Spiral X: “In Memoriam” (2007)
Grawemeyer Award winning composer Chinary Ung was born in Takeo, Cambodia. For a young boy living in a small village, toys were scarce, and Ung recalled in an interview with the Los Angeles Times that “we would roll up banana leaves and blow in them to make a trumpet-like sound, or we would fill jars with rain water to hear the different tones they would make.” His family played traditional Cambodian instruments at home, and it was not until he was a teenager that Ung finally heard western music for the first time. In 1964, after studying the clarinet at the University of Fine Arts in Phnom Penh, he immigrated to the United States. He studied at Columbia University with Chou Wen-Chung, receiving his doctorate in 1974. In 1977, sensing the imminent disappearance of an entire musical tradition at the hands of the Cambodian dictatorship, Ung produced two LPs of Cambodian traditional music on the Folkways label. His own compositions came to international attention in 1989 when he received the prestigious Grawemeyer Award for his orchestral piece Inner Voices. He holds the position of professor of music at the University of California, San Diego.
Genocide is not an easy theme to acknowledge in music, but for Ung, whose studies in Buddhism have led him to express compassion for human suffering, it had become a necessity. In 2007, when he was awarded a Koussevitsky Commission to write a work for the Del Sol String Quartet, Ung decided to compose a tenth work in his “Spiral” series that would commemorate the Cambodian holocaust perpetrated by the Khmer Rouge between 1975 and 1979. Among the 1.7 million people killed in Cambodia during those years were half of Ung’s family members and many of his close personal friends.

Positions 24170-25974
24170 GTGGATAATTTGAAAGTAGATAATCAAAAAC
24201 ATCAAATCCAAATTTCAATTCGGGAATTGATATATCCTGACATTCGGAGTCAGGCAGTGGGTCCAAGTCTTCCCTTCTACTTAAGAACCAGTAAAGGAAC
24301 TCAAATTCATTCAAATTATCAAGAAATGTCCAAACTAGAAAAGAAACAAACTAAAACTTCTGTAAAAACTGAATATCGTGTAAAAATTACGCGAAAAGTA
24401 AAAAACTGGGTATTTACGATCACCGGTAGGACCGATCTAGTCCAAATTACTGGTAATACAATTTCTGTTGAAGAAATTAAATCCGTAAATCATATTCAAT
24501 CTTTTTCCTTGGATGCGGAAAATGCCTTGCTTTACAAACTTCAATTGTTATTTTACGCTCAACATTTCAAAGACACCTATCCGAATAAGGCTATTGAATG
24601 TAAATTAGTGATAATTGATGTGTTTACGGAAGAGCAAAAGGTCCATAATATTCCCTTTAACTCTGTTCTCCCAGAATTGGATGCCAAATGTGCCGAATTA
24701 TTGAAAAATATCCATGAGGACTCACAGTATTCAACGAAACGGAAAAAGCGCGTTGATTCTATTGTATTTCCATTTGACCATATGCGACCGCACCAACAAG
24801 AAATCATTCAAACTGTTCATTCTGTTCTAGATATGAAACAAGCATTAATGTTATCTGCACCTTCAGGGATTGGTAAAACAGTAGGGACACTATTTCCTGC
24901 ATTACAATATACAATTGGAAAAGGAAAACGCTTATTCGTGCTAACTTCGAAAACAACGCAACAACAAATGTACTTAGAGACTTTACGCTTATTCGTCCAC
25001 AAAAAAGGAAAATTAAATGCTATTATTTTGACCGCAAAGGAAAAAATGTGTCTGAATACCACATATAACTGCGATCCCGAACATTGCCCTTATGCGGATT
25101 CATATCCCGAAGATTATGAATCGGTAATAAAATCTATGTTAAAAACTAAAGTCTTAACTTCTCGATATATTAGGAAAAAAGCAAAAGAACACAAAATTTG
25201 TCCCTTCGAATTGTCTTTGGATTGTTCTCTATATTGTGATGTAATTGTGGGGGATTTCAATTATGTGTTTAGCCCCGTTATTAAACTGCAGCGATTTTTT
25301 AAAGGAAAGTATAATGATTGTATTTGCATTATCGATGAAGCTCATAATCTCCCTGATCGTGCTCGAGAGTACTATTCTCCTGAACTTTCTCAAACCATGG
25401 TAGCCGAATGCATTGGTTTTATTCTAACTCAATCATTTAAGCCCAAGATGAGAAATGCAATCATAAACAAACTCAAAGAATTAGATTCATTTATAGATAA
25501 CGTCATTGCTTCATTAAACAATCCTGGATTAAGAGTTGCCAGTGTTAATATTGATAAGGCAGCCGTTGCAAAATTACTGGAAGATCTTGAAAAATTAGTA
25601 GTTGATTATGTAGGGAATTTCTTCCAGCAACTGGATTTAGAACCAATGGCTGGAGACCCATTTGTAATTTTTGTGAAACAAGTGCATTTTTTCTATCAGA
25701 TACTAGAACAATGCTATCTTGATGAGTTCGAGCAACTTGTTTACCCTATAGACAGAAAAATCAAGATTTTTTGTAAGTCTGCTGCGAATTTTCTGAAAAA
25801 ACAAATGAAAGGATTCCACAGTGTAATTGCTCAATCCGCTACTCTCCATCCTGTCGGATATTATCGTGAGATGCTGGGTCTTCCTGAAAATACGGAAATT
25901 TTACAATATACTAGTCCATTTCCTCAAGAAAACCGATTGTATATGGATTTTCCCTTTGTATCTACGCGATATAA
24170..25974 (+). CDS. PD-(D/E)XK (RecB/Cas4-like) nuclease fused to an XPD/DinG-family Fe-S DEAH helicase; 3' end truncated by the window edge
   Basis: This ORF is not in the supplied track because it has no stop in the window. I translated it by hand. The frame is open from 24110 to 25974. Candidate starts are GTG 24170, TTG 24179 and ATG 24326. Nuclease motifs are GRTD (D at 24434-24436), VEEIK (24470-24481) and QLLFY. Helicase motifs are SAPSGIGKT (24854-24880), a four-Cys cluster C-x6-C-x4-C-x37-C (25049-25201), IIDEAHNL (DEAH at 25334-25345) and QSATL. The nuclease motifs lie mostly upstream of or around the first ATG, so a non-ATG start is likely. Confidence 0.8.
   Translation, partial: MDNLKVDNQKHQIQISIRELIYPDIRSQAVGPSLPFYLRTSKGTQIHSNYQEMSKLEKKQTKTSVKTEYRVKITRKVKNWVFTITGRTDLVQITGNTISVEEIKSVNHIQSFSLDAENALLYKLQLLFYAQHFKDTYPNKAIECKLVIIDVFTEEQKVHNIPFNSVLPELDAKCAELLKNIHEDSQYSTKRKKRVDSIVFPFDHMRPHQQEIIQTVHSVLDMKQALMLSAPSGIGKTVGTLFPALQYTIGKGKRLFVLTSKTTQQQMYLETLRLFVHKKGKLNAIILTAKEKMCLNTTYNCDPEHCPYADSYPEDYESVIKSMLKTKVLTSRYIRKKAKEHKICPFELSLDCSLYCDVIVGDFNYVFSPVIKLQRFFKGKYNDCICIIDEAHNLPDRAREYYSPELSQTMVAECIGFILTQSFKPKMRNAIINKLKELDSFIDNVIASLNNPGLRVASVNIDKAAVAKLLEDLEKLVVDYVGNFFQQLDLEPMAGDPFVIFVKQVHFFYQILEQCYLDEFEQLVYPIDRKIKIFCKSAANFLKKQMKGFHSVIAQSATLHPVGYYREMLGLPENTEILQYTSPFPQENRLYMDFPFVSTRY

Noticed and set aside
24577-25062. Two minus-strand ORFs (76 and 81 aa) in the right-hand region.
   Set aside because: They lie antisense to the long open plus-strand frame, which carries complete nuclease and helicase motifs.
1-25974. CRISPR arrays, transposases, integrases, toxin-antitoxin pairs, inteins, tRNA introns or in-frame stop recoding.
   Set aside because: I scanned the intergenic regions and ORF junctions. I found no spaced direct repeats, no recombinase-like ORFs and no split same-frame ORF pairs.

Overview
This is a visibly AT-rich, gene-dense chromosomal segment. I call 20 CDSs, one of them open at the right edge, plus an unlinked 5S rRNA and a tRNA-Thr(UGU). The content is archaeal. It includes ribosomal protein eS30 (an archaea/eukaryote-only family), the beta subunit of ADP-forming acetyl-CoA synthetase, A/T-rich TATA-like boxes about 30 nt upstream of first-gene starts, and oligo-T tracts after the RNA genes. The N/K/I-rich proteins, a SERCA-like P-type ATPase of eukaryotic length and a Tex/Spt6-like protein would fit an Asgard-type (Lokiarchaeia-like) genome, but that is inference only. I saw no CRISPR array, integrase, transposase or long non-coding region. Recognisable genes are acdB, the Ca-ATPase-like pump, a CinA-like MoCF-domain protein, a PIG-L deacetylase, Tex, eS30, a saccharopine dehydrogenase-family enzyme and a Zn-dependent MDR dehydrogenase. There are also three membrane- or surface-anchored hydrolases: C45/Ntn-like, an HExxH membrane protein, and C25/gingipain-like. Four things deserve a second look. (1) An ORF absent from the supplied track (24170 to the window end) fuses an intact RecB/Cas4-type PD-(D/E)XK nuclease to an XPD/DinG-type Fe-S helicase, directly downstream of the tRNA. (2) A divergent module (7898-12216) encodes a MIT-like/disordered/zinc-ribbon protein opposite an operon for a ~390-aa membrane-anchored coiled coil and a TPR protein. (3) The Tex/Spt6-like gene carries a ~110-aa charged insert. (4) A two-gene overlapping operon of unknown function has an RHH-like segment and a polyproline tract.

The cries and shouts emanating from the four members of the string quartet as Spiral X (Spiral Ten) is performed present a tremendous challenge. The players intone nonsensical phonemes and sing in raw village style, very explicitly scored. In addition, various members are asked to sing and whistle, often while playing completely different material. Much of the work appears to be a dialogue between very different individual personalities until the conclusion, with its shamanistic unison shouting directed at dispelling the suffering of the victims, living and dead. Spiral X was premiered by the Del Sol Quartet to a standing ovation on October 19, 2007, in the Coolidge Auditorium of the Library of Congress, with the composer in attendance.
*Recording available on Ring of Fire (Other Minds, 2008)